filed a motion for summary judgment on May 25, 2017. PRA Mot.
Summ. J. [#62]. On June 6, 2017, the Court held a hearing to
gain perspective on the status of the issues. Subsequently,
on June 8, 2017, Plaintiff filed his response to the second
motion for summary judgment in combination with a
cross-motion for summary judgment. PL's Second Resp.
[#64]. PRA and Western filed a motion to strike Plaintiffs
response, and in the alternative, motion for a more definite
statement, as well as a reply in support of their motion for
summary judgment. Second Mot. Strike [#69]; PRA Reply [#70].
The pending motions are now ripe for the Court's
Legal Standard-Summary Judgment
judgment shall be rendered when the pleadings, the discovery
and disclosure materials on file, and any affidavits show
that there is no genuine dispute as to any material fact and
that the moving party is entitled to judgment as a matter of
law. Fed.R.Civ.P. 56(a); Celotex Corp. v. Catrett,
477 U.S. 317, 323-25 (1986); Washburn v. Harvey, 504
F.3d 505, 508 (5th Cir. 2007). A dispute regarding a material
fact is "genuine" if the evidence is such that a
reasonable jury could return a verdict in favor of the
nonmoving party. Anderson v. Liberty Lobby, Inc.,
477 U.S. 242, 248 (1986). When ruling on a motion for summary
judgment, the court is required to view all inferences drawn
from the factual record in the light most favorable to the
nonmoving party. Matsushita Elec. Indus. Co. v. Zenith
Radio, 475 U.S. 574, 587 (1986); Washburn, 504
F.3d at 508. Further, a court "may not make credibility
determinations or weigh the evidence" in ruling on a
motion for summary judgment. Reeves v. Sanderson Plumbing
Prods., Inc., 530 U.S. 133, 150 (2000);
Anderson, 477 U.S. at 254-55.
the moving party makes an initial showing that there is no
evidence to support the nonmoving party's case, the party
opposing the motion must come forward with competent summary
judgment evidence of the existence of a genuine fact issue.
Matsushita, 475 U.S. at 586. Mere conclusory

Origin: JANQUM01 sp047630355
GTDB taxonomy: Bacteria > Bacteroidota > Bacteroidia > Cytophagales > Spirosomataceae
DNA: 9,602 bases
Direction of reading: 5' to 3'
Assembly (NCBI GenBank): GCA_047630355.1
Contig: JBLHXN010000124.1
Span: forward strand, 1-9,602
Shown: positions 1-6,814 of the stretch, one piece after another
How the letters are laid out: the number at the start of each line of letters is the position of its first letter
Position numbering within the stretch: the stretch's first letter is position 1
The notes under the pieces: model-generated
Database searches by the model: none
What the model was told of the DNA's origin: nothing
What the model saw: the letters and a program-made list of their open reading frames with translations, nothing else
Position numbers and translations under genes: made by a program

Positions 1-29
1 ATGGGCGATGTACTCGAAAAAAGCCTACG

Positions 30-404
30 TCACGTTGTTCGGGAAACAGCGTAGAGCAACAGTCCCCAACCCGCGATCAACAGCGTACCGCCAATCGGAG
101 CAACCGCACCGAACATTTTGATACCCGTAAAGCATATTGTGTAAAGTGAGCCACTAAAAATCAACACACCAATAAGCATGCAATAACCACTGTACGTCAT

allegations are not competent summary judgment evidence, and
thus are insufficient to defeat a motion for summary
judgment. Turner v. Baylor Richardson Med. Ctr., 476
F.3d 337, 343 (5th Cir. 2007). Unsubstantiated assertions,
improbable inferences, and unsupported speculation are not
competent summary judgment evidence. Id. The party
opposing summary judgment is required to identify specific
evidence in the record and to articulate the precise manner
in which that evidence supports his claim. Adams v.
Travelers Indem. Co. of Conn., 465 F.3d 156, 164 (5th
Cir. 2006). Rule 56 does not impose a duty on the court to
"sift through the record in search of evidence" to
support the nonmovant's opposition to the motion for
summary judgment. Id.
disputes over facts that might affect the outcome of the suit
under the governing laws will properly preclude the entry of
summary judgment." Anderson, 477 U.S. at 248.
Disputed fact issues that are "irrelevant and
unnecessary" will not be considered by a court in ruling
on a summary judgment motion. Id. If the nonmoving
party fails to make a showing sufficient to establish the
existence of an element essential to its case and on which it
will bear the burden of proof at trial, summary judgment must
be granted. Celotex, 477 U.S. at 322-23.
initial matter, the Court first considers PRA and
Western's second motion to strike and, in the
alternative, motion for a more definite statement.
See Second Mot. Strike [#69]. PRA and Western argue
the Court should strike Plaintiffs combined response and
cross-motion for summary judgment because the motion exceeded
the page limit and Plaintiff failed to file his dispositive
motion by May 25, 2017-the deadline listed in the scheduling
order. Id. Alternatively, PRA and Western ask the
Court to strike the portion of Plaintiff s response
requesting summary judgment or require Plaintiff to provide a
more definite statement by filing separate motions.
response does not appear to exceed the page limit when taking
into account items such as the caption and signature block.
See Local Rule CV-7(e)(3) ("These page limits
are exclusive of the caption, signature block, any
certificate, and accompanying documents.").
Additionally, while Plaintiffs cross-motion for summary
judgment was filed late-for which no good cause has been
shown-the Court nevertheless considers Plaintiffs summary
judgment motion for its own convenience. Granting
Defendants' request to strike Plaintiffs motion for
summary judgment at this point would only delay the
Court's summary judgment decision and prolong this
lawsuit. Therefore, the Court DENIES PRA and Western's
second motion to strike and, in the alternative, motion for a
more definite statement.
Court now turns to the merits of the cross-motions for
summary judgment. As stated above, Plaintiff alleges
violations of the FDCPA and the TDCA. Travelers and RSIEH ask
the Court to grant summary judgment in their favor, arguing
there was no misrepresentation as to the amount of the Debt
in the motion for default judgment and Plaintiff presented no
basis for the joinder of Travelers. Travelers and RSIEH also
request their fees and costs based on Plaintiffs alleged bad
faith in bringing this suit. Additionally, PRA and Western
request summary judgment, arguing PRA sought the correct Debt
amount in the motion for default judgment, Plaintiff does not
have standing, Plaintiff did not actually dispute his debt,